The Enlightenment

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The Enlightenment

The Age of Enlightenment was a period that took place after the Renaissance and is characterized by profound changes in mind and attitude of many Europeans. For centuries before, the Roman Catholic Church was a dominant force in society. People believed that by accepting the hardships there were in life, and devoting themselves to God, they could expect a better afterlife. However, at the start of the Renaissance, people began to question the ideas of Christianity. The church authority was gradually being undermined by people such as Copernicus and Galileo, who had new ideas about the universe and Rene Descartes, who said that everything should be doubted until it is proved. At the start of the seventeen hundreds, came the Age of Enlightenment. During this time, there existed a strong desire for knowledge, willingness to exchange new ideas, and a belief that rational thought and action could help solve problems. German Philosopher, Immanual Kent said The Enlightenment is mans emergence from his nonage, nonage meaning immaturity. Man had become mature enough to find his own way. The people became leaders, instead looking at antiquity, and following the ancient Greek traditions and ideas. There was a drive to understand nature and the natural world by methods of science. The enlightenment was a time was people began to question politics, religions and society. Ideas were attacked with new ideas that governed logic and reason. During the enlightenment there existed a religious revolution, a scientific revolution, a technological Revolution and a revolution in the attitudes and minds of man altogether. The ideas and discoveries that took place during the Enlightenment gave birth to our modern world.

The philosophers played a large role in bringing out the radical change during the Enlightenment. They defied traditional boarders and dared to use their own mind to discover new things, and challenge the old. The philosophers changed many aspects of society, regarding religious, political, social and scientific views. Man had finally become mature enough to find his own way, and to understand his own nature and the natural world. From Scotland to Naples, an impressive clan of amazing intellectuals had become passionate and outspoken. The philosophers had a deep and lasting effect on Europe and the rest of the world. Their ideas influenced those who followed. And the concepts and discoveries are still practiced today.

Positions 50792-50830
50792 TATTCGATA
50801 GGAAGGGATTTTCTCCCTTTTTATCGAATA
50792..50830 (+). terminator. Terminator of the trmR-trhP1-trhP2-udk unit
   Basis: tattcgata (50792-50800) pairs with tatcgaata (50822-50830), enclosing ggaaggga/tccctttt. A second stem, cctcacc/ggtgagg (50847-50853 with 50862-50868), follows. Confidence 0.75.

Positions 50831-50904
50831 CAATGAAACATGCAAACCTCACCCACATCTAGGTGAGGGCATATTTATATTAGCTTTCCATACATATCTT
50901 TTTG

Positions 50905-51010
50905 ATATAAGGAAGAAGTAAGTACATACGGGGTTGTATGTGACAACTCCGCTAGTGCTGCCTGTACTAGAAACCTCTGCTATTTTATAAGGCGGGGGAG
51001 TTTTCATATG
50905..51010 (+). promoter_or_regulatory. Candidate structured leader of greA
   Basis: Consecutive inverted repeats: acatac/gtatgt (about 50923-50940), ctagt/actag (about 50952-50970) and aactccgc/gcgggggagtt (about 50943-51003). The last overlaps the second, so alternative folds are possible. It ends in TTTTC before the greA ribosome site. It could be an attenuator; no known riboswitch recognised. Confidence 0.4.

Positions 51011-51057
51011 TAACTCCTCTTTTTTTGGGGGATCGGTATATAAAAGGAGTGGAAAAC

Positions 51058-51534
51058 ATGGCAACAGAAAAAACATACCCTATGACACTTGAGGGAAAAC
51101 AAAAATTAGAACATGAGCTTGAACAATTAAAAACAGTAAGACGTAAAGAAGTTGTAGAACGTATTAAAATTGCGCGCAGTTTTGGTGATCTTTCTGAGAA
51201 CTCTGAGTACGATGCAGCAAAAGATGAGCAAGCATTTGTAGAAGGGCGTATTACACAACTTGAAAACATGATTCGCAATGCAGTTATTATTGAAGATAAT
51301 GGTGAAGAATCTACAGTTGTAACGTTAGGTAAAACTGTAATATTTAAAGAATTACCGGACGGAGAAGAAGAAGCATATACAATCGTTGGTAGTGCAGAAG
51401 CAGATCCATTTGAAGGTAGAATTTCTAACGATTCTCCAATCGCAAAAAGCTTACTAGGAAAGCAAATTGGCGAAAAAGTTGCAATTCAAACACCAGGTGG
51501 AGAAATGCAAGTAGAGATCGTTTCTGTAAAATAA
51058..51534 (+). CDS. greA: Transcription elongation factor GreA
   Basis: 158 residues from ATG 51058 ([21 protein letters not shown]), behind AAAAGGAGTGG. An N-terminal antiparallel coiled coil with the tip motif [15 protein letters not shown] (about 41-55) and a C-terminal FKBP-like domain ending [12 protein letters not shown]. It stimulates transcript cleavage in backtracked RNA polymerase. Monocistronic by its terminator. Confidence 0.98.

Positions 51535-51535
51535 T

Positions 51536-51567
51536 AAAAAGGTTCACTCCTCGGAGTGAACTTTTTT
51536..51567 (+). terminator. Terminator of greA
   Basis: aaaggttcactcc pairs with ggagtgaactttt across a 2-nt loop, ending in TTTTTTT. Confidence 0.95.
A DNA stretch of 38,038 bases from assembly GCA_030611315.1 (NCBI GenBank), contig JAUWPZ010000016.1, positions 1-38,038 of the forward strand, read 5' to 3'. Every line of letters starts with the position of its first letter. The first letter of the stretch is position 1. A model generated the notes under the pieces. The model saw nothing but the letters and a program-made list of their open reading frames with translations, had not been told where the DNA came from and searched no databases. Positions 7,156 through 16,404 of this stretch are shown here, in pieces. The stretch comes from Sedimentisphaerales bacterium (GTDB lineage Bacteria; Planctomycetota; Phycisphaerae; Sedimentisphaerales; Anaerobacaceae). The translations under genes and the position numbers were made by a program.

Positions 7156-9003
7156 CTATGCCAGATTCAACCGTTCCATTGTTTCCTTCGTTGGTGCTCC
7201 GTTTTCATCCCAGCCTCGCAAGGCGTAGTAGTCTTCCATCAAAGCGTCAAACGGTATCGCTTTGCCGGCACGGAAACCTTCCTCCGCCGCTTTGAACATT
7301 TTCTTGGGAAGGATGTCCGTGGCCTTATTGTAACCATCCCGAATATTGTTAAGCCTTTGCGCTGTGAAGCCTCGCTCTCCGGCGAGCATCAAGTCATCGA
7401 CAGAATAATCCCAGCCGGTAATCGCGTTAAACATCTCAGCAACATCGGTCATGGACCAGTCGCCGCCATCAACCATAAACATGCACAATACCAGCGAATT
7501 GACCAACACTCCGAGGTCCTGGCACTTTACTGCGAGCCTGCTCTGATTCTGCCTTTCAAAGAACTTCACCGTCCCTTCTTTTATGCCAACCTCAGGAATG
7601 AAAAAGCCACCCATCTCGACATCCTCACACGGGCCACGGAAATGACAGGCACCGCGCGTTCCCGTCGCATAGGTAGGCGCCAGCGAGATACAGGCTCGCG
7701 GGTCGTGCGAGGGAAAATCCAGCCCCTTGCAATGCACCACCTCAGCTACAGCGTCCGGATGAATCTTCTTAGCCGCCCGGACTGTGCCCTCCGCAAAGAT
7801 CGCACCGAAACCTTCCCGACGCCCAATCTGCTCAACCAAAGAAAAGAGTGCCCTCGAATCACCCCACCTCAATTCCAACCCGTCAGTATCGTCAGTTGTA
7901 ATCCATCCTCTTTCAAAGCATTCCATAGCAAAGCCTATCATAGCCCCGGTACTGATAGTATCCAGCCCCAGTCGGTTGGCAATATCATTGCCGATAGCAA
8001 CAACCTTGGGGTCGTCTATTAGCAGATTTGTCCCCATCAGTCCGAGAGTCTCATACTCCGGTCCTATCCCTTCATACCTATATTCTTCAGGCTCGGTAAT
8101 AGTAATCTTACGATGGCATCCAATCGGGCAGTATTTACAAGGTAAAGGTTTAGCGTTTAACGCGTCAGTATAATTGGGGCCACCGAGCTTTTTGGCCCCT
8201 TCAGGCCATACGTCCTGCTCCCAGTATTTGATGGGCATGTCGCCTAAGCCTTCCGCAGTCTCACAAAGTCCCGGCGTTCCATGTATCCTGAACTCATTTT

For centuries, Christianity and the church played a significant role in European society. There were strict rules that went along with religion and the church that could not be defied by the people or they would be defying the greatest power; God. Martin Luther, was a prominent person in this revolution. He wrote the 95 Thesis, and, although it was banned, eventually gave freedom to religion. There was a total fundamental transformation due to Martin Luthers proposals. His ideas constituted things such as fighting for everyday English to be used rather than Latin, and he stated that God could be reached anywhere, at anytime, as opposed to only in the church. People could go to God out of choice. Humanism was one of the greatest legacies of the Enlightenment. Intellectuals began expressing the power of humans versus the power of God. They began to renounce the ideas of Christianity, and ridiculed the concept of miracles ever happening. They thought of God as the mechanic of the universe. He became only a watchmen, and instead of looking up to him, people began to take more responsibility in themselves. The idea that man controlled his own destiny by his own decisions and actions, rather than God whom decided a set fate for each individual. Instead of the old age faith in religion, new ideas and attitudes changed peoples faith in the church and God, and they began to have more faith in themselves.

In addition to a religious revolution that took place during the Enlightenment, there was also a scientific revolution. This revolution was significant in that it took away the old ideas of supernatural power and fate and replaced them with revolutionary discoveries that gave a start to the modern knowledge we have today. Many assumptions about the universe and the human body were changed when innovative discoveries by people such as Johanis Kepler and Issac